The aim of the project was to characterize installation parameters, raw material properties and properties of the cured coatings in order to optimally combine these parameters and to achieve good coating properties with the still relatively-new UV LED technology.
Due to their very short curing time, coating systems that are UV-cured allow high efficiency in industrial coating processes. As a result, they are often used in paint shops with short throughput times, such as in the parquet and furniture industry or in the graphic arts sector. The development of new light sources in the form of UV LEDs makes it possible to supplement or replace today’s mercury vapor lamps with an even more energy-saving alternative. Further advantages include minimal heat radiation (enabling temperature-sensitive substrates to be coated) and the avoidance of mercury-containing device components.
A spectrally resolving radiometer is best suited for characterizing light sources, especially LED lights. Broadband radiometers are only useful for monitoring the stability of existing installations, especially if these are fitted with Hg lamps.
The absorption spectra of the initiators are accurately described in the respective technical data sheets of the manufacturers. At certain wavelengths, the cleavage products of the initiators absorb UV light more intense than the initiators themselves, thus causing yellowing with some initiator types. Using a 2-component polyurethane clearcoat with low UV absorption, it was possible to unaffectedly study the initiators and their decay products after irradiation.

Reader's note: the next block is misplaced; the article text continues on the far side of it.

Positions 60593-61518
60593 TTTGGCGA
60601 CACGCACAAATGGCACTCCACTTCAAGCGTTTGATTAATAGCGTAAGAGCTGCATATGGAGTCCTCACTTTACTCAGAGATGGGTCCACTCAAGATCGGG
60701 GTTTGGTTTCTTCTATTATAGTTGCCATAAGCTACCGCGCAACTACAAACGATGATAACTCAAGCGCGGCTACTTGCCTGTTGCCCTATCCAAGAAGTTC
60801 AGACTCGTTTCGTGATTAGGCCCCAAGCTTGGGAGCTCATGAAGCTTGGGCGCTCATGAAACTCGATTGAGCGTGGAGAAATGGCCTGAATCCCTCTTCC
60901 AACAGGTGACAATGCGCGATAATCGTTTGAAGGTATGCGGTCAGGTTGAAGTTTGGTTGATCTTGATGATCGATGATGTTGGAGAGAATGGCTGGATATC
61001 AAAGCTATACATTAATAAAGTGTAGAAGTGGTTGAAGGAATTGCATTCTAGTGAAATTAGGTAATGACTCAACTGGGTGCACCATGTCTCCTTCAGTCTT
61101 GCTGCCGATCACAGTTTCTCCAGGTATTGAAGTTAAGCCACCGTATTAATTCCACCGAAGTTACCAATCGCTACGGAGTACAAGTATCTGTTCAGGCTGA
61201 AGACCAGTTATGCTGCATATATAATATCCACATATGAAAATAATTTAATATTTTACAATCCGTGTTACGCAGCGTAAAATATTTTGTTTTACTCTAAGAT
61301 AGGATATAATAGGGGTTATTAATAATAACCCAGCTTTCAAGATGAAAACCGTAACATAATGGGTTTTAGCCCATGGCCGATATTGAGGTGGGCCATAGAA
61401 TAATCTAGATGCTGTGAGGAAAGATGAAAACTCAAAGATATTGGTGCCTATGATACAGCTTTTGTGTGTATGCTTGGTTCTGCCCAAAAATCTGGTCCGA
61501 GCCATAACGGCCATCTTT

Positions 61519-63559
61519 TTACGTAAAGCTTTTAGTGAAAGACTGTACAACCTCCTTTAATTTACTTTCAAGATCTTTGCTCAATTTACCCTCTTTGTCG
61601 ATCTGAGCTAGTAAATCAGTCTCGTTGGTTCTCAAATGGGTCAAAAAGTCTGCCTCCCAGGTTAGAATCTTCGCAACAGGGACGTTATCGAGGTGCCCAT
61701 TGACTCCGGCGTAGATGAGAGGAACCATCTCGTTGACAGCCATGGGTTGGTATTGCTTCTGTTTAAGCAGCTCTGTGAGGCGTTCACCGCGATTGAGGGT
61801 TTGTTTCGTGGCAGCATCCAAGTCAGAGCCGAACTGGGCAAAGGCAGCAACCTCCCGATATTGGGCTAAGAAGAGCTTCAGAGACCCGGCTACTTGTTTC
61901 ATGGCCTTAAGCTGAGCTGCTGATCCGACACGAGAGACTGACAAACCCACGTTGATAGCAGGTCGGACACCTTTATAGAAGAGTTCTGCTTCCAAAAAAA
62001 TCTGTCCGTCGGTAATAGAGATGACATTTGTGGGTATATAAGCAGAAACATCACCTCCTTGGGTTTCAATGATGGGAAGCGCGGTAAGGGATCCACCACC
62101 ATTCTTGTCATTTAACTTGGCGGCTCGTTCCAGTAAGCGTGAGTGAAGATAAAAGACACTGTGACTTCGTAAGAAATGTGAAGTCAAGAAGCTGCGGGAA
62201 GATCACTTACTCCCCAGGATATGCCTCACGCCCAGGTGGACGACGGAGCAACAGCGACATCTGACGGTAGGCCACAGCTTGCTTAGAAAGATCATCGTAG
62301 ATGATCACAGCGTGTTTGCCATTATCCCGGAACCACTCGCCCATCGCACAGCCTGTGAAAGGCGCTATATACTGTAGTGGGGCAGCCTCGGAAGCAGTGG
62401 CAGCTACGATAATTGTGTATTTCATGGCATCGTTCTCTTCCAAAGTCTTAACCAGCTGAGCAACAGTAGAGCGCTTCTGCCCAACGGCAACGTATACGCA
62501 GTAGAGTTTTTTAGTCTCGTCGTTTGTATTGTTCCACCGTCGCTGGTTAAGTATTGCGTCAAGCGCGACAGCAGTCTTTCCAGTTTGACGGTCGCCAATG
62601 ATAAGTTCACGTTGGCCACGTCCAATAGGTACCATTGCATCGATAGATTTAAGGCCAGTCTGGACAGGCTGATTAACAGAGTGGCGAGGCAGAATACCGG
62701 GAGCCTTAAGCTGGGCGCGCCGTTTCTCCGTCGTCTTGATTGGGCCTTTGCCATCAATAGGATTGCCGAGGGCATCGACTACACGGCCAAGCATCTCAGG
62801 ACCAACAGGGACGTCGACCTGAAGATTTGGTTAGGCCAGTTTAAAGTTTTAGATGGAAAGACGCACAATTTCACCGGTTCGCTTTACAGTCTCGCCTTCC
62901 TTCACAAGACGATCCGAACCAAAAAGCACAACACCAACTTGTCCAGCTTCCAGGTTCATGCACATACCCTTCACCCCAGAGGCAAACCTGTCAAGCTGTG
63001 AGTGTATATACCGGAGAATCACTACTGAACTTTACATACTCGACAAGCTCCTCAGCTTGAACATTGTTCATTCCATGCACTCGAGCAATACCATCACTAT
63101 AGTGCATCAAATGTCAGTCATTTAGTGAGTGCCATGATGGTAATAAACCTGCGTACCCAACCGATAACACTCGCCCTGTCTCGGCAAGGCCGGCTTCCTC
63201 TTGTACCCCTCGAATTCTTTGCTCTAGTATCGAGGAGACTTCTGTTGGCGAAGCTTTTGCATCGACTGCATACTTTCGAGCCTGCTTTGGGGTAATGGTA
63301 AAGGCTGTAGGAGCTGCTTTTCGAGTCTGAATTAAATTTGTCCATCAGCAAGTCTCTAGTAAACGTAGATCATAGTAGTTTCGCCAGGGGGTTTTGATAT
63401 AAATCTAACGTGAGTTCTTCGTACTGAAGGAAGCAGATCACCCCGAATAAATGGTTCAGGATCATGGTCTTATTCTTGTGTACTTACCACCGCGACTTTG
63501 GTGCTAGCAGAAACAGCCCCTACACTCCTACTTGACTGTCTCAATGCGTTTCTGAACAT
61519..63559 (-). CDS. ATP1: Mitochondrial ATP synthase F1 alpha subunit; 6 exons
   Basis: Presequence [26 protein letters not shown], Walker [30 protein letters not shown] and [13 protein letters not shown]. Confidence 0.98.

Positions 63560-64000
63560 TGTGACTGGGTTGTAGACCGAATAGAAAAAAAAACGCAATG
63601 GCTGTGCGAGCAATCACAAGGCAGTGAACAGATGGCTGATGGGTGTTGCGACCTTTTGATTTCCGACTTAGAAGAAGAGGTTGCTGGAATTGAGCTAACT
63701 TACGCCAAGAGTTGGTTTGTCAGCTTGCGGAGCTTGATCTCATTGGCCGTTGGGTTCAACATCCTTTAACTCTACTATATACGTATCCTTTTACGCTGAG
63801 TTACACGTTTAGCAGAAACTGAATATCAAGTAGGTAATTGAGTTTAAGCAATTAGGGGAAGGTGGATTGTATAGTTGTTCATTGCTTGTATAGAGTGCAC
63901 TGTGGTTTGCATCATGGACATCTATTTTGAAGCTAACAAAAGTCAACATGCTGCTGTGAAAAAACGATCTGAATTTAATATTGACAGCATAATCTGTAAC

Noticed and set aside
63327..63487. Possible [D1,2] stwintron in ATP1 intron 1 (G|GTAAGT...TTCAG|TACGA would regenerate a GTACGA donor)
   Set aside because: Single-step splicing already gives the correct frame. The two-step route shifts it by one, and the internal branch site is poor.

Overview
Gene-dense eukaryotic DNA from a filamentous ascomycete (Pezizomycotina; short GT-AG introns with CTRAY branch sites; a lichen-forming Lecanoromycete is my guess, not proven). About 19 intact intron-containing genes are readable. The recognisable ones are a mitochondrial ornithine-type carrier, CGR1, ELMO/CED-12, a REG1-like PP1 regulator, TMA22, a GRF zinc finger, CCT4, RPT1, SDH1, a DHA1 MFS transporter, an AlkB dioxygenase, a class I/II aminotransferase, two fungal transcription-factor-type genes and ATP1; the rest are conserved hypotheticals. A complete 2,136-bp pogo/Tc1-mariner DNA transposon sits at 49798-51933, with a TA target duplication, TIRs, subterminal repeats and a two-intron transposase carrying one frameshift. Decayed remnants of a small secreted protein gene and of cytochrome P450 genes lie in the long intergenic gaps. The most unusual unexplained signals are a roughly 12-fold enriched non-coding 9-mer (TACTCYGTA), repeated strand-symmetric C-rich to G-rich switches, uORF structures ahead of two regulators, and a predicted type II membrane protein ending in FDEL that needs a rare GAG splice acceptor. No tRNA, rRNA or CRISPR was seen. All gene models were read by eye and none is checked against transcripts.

Below 320 nm, binders and reactive thinners absorb a great amount of UV light. Therefore, these wavelengths do not contribute to curing in depth. In the range of the wavelengths emitted by UV LEDs, binders and reactive thinners are transparent.
The dose required to ensure sufficient curing depends on the type of radiator and on the type of the initiator. Small initiator amounts (1%) resulted in insufficient curing at the surface level, regardless of the irradiation source (oxygen inhibition).
The curing depth depends on the type and concentration of the initiator; higher concentrations tend to result in insufficient deep curing, which can be explained by shadowing by the initiators according to Lambert-Beer.
With one type of initiator, a rise in the glass transition temperature (Tg) as the dose increases was observed at low doses; with other types, the dose had no effect on Tg. Different initiators in otherwise identical formulations resulted in different Tg values, suggesting that the structure of the formed networks also depends on the type of initiator.
Residual C=C double bonds that had not reacted during the UV curing process dissipated rapidly during artificial weathering.
The IGF project 20127N of the research association “Forschungsgesellschaft für Pigmente und Lacke e. V.” was funded by the Federal Ministry for Economic Affairs and Energy via the German Federation of Industrial Research Associations AiF within the framework of the program to promote joint industrial research (IGF) on the basis of a resolution passed by the German Bundestag.
Dr. Katharina Weber, Dr. Rolf Nothhelfer-Richter,
Dr. Norbert Pietschmann
Department of Coating Systems and Painting Technology
Analytics and Material Tests Group and Applied Coating Technology Group